A critical point of view

Failure to scale a promising idea is often the result of failing to evaluate the idea critically: interrogate both what’s wrong with the idea, and what could go wrong in expanding it. Let’s spend some time doing just that. The Office for Science and Society (OSS)  at McGill University in Montreal seeks to bring critical…

The Worth of a Life

A walk in the almost-spring air launched my day. Recent sunny days have banished the snowy vestiges, and Ellie and I enjoyed our separate but simultaneous walks: me with my eyes to the trees; she with her nose to the grass. We breakfasted on our return, and while Ellie settled in for a post-breakfast snooze,…

A Way to Live Safely Despite Covid

With the decline in recent days of the Omicron surge, a rising chorus of opinion advises us to learn to live with Covid. Unfortunately, the daily death rates from Covid (currently averaging ~2500) remind us that living with Covid implies also dying from it. Despite the ongoing funerals, anti-mandate sentiment is finding little resistance from…

A case for adoption

What does it take for a technology innovation to tip over from niche adoption to mass acceptance? I don’t have to make a case for adopting a pup to share your home. If it’s right for you, you’ll do it. What’s on my mind today is how something new takes off from being a novelty…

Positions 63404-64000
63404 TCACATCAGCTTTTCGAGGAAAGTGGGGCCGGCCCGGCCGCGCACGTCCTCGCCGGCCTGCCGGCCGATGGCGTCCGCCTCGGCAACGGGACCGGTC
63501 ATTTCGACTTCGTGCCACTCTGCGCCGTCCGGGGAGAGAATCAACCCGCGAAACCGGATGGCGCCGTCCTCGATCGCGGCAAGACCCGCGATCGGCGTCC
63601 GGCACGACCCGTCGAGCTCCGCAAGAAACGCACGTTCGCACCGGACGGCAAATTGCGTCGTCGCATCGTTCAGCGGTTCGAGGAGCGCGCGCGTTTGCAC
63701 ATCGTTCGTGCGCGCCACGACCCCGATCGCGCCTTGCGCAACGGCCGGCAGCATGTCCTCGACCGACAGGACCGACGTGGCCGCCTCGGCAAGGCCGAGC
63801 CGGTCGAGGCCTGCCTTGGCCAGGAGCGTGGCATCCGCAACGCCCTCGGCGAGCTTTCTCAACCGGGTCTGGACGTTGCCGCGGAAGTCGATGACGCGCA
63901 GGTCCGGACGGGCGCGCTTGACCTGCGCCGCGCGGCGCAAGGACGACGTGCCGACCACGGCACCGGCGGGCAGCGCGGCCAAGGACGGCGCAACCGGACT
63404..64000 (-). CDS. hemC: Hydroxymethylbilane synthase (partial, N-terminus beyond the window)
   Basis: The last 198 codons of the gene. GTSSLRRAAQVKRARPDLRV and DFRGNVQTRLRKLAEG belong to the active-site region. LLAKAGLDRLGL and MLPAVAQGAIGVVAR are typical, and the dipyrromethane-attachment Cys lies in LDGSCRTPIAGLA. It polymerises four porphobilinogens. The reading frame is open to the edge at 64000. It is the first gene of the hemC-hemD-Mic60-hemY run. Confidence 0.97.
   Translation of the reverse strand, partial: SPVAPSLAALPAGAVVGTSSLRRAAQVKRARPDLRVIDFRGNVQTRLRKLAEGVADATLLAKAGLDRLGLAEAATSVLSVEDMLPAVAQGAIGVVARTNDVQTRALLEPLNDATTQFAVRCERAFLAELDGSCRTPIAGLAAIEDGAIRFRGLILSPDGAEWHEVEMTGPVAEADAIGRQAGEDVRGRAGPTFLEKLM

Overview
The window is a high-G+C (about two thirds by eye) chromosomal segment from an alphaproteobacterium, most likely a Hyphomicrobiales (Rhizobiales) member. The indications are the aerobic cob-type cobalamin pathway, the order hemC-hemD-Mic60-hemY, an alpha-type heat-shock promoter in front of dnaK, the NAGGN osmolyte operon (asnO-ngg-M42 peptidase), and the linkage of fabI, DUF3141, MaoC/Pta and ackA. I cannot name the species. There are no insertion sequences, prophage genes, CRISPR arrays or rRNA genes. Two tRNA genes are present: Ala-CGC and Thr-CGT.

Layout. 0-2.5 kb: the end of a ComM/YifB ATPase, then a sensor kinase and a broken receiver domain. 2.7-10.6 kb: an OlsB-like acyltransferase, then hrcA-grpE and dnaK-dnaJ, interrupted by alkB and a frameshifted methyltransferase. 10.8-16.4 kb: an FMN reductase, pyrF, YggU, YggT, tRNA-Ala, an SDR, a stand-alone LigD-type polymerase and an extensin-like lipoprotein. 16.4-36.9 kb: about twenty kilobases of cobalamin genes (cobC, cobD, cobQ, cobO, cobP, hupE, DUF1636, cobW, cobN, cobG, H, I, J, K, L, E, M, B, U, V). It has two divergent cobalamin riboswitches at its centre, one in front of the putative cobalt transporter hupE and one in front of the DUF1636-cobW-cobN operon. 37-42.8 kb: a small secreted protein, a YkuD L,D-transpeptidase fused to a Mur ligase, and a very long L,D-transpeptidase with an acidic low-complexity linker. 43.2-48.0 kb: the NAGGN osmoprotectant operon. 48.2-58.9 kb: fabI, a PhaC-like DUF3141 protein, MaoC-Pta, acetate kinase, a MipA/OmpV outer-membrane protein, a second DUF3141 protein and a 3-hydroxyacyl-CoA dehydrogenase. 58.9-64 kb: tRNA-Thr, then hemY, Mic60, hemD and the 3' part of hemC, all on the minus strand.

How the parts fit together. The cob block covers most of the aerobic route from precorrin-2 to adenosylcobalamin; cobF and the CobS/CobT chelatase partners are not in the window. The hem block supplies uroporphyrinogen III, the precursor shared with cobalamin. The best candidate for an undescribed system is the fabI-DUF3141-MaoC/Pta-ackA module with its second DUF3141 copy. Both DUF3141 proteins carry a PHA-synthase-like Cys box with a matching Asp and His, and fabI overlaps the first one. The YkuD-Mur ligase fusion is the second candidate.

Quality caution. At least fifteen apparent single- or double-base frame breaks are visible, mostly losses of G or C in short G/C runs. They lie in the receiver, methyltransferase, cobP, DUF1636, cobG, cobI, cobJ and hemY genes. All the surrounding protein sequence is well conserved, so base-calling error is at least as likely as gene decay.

Inter-Species Travel

Last week’s post Health has no boundaries made passing mention to Covid infections in mink populations. An article in the New York Times Magazine this week provides much more context for those mink farm infections: “Animals That Infect Humans Are Scary. It’s Worse When We Infect Them Back.” (by Sonia Shah, published 19 January 2022)….

Health has no boundaries

When naming viruses that are transmitted from animals to humans, health officials use the name of the transmission species: avian influenza, swine influenza, equine influenza and so on. The World Health Organization says the disease name shouldn’t include the location (e.g., Asian bird flu) but popular usage breaks this rule. People like to blame others…

It’s in the air

What if it were possible to sample the air to identify all of the animals that are in the surrounding area, even the ones we can’t see? A recently published study demonstrated that this is possible. Two groups of scientists, working independently, recently developed a process to capture airborne animal DNA and analyze it. Using…

What a waste

With the Omicron variant rampant, state and national governments are working to make quick, at-home antigen tests more readily available. They hope that identifying infection quickly and broadly will reduce infectious interactions and therefore the spread of the disease. In late November, the state of New Hampshire, in partnership with the federal government, offered 800,000…

The high cost of slow adoption

A scholarly paper published in September 2021 in PLOS ONE titled “Highly Sensitive Scent-Detection of COVID-19 Patients In Vivo by Trained Dogs” (Omar Vesga et al) starts with this sentence: “Timely and accurate diagnostics are essential to fight the COVID-19 pandemic, but no test satisfies both conditions. … The only effective measure to ameliorate the…

The Tragedy of Delay

Yet another fatal impact of the SARS-CoV-2 virus has been due to cancers going undetected as people dropped their annual health maintenance screenings. Waiting until symptoms manifest has deadly consequences. Despite that, when daily life poses existential threats from a virus that has taken millions of lives, thinking about a trip to a hospital or…